UK: Government must not comply with US extradition request for Julian Assange

Transparency 2 min read
ARTICLE 19
UK: Government must not comply with US extradition request for Julian Assange - Transparency

ARTICLE 19 is concerned by yesterday’s arrest of Julian Assange, founder and publisher of Wikileaks, on the basis of a US extradition request, detailed in the subsequent confirmations of the UK Metropolitan Police, UK Home Office, and the US Justice Department.

The US Justice Department has said that the arrest was based on the “federal charge of conspiracy to commit computer intrusion for agreeing to break a password to a classified US government computer”. The charges relate to Assange’s work with whistleblower Chelsea Manning in 2010, which have since led to her imprisonment for 7 years, and ongoing detention under contempt of court charges for failing to testify in an investigation into Wikileaks. Originally, the UK authorities stated that they arrested Assange on the basis of having fled bail in the UK in 2012, related to an investigation into allegations of sexual assault in Sweden, and a linked extradition request.

Thomas Hughes, Executive Director of ARTICLE 19 comments:

We urge the UK government not to participate in US efforts to prosecute Julian Assange and those who have been involved in the legitimate exposure of abuses by the government, in the public interest. Extradition to the US will result in Assange being prosecuted and potentially imprisoned for exposing human rights violations, and the UK government must not be complicit in this.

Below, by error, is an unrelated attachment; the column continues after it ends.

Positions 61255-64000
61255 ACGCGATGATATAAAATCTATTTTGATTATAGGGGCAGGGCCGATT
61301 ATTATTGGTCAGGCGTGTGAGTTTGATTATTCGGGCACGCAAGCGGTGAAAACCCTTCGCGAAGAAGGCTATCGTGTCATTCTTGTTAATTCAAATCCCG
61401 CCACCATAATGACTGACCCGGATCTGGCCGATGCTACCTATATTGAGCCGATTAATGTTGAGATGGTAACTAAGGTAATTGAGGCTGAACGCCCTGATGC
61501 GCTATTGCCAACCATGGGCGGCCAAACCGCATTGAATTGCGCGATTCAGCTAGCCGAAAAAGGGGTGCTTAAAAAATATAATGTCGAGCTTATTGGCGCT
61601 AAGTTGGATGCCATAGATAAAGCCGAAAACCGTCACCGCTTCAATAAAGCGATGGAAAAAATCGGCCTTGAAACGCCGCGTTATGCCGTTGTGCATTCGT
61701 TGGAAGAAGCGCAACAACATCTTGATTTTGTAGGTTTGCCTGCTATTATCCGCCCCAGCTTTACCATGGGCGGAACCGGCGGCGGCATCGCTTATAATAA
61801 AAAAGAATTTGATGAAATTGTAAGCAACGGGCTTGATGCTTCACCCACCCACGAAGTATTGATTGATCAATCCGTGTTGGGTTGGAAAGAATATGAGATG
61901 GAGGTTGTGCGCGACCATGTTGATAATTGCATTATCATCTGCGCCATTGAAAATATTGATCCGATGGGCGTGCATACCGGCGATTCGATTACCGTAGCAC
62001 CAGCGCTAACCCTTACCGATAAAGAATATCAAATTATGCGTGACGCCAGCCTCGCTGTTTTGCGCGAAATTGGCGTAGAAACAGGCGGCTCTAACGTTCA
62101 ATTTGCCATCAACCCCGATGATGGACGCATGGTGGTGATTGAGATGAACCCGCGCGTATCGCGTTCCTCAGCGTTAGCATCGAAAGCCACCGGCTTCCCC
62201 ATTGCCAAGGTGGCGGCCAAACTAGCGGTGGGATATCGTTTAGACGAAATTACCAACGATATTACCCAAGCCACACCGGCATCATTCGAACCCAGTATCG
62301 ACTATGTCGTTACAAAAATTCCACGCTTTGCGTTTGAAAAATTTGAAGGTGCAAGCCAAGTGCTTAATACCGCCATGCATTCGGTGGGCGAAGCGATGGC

“Assange has been part of exposing a number of human rights violations by US government and military forces, including deliberate targeting civilians by coalition forces and possible violations of the Fourth Geneva Convention. Efforts to extradite him to the US on this basis would represent a violation of the right to freedom of expression, and set a dangerous precedent for journalists and whistleblowers exposing human rights abuses by their governments.” 

“The UK and the US Governments must act on their commitments to freedom of expression and ensure that those publishing information in the public interest or interacting with sources are not criminalised and prosecuted.”